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Our monthly stories are productions looking to connect people to the magic of stories.

We create supplementary reading lists as a way to give you an insight into the inspirations and thinking behind our monthly stories. These reading lists take you behind the story, revealing the process of its making.

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Rasa → Veeram (वीरं): Heroism. Presiding deity: Indra. Colour: saffron. Śṛṅgāraḥ (शृङ्गारः): Romance, Love, attractiveness. Presiding deity: Vishnu. Colour: light green


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Archetype → Everyperson


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To belong is to know that someone else has the same wants, fears, regrets, joys and hopes as you do. To belong is to have a people or a place that you can walk home to, no matter how strange the world gets.


This desire to belong is universal; but according to Carl Jung’s theories, this need is profoundly requisite in the personality archetype known as the ‘Everyperson’. Although named ‘the orphan’ in Jung’s theories, and later called ‘the citizen’ and the ‘everyman’, we refer to this personality archetype as the ‘Everyperson’ when we use Jungian archetypes as a storytelling tool. This is the archetypal everyday person who wants to find belonging and connectedness with his fellows; in its shadow self, this archetype does anything to fit in, at any cost, unquestioningly following societal norms and popular beliefs, often to their detriment and complete loss of identity. But, in its light, the Everyperson is a larger-than-life force quietly permeating our everyday life, holding up the simple aspirations and ideals of the common person—a job, a partner, a house, a family to belong to—with illuminating earnestness. The main character of this month’s story, Sunil, was created using this archetype.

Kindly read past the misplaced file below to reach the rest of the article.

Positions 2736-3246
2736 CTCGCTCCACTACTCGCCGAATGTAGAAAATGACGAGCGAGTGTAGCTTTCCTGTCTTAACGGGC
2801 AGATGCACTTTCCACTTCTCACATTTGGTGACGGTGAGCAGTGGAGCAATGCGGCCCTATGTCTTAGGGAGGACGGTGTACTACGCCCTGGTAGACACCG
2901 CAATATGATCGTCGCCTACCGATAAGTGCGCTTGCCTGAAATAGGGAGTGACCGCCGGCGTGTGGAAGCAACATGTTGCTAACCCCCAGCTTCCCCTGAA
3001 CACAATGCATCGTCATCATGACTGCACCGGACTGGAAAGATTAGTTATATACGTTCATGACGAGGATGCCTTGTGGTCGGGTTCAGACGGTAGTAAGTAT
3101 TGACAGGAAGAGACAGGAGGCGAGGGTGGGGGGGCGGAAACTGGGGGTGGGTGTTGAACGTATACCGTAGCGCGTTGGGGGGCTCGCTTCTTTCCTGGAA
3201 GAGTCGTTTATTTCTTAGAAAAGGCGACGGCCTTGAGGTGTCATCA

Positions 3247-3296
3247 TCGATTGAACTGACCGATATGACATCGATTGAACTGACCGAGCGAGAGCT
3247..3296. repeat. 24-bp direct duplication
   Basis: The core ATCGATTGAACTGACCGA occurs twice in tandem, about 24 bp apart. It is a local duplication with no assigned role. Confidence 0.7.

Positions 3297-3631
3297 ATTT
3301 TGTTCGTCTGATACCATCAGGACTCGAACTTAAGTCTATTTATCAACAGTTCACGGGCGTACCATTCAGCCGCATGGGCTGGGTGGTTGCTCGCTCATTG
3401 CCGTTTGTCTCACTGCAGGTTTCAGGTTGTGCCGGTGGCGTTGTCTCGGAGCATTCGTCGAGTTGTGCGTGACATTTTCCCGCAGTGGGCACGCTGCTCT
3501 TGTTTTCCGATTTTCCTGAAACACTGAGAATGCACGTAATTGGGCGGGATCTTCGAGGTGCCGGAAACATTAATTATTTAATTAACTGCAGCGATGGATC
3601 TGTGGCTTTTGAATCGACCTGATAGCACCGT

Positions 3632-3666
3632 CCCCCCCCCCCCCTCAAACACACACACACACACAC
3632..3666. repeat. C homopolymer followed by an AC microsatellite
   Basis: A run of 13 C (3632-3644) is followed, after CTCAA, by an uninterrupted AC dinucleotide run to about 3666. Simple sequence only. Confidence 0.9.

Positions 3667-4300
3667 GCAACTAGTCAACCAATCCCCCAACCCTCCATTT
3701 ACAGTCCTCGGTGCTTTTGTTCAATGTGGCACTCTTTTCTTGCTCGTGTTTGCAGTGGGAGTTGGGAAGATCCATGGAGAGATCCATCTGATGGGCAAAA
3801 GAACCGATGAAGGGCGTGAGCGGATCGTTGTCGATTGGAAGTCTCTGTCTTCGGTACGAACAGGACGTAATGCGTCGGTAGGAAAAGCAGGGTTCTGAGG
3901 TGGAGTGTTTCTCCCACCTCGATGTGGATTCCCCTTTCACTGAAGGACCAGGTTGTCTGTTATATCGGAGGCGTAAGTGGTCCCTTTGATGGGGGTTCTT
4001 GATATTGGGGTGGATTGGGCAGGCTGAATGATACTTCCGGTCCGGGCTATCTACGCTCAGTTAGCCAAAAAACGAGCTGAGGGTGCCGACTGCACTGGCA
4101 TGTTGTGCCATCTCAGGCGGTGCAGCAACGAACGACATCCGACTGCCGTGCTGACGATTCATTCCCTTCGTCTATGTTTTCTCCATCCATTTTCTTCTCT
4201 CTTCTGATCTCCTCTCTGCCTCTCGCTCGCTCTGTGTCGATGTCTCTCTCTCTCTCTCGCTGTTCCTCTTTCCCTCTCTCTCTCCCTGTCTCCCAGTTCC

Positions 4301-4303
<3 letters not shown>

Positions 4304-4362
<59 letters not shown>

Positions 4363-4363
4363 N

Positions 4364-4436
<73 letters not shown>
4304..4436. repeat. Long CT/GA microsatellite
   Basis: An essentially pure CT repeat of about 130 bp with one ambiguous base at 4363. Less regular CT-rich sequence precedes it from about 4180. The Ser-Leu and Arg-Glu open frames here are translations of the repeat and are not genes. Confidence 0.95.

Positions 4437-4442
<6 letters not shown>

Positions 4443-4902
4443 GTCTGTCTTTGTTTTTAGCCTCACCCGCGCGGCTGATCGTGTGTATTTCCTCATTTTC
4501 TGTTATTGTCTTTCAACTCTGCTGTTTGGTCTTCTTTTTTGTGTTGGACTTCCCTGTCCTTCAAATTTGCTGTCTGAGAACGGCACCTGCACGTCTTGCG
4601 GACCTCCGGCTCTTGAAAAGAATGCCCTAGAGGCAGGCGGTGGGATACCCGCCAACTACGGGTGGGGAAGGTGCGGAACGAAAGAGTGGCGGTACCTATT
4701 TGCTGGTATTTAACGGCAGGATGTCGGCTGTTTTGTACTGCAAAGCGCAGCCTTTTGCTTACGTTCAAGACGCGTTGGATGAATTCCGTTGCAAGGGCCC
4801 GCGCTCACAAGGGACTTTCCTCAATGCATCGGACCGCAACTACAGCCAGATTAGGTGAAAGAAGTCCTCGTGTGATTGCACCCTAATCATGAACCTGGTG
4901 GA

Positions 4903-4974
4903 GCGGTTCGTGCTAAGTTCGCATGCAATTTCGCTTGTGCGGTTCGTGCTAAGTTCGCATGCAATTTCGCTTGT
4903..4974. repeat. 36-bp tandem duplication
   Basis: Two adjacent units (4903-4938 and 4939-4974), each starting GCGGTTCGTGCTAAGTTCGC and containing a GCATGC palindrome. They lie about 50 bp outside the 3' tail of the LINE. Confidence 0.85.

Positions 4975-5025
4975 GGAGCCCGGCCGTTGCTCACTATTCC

This story was designed to trigger two moods; desire, and heroism. Our storytelling moods are derived from the eastern performance art theory of Rasa, which typifies moods created in all works of art. Desire (sringāra) is the spectrum of moods connecting to sensual enjoyment; it’s a recurring mood throughout this current story series exploring human desire. The other dominant mood heroism (veeram) is from the rasa spectrum hosting states of mind connecting to valour. It’s a mood created by determinants such as the presence of mind, perseverance, diplomacy, discipline, strength and assertion.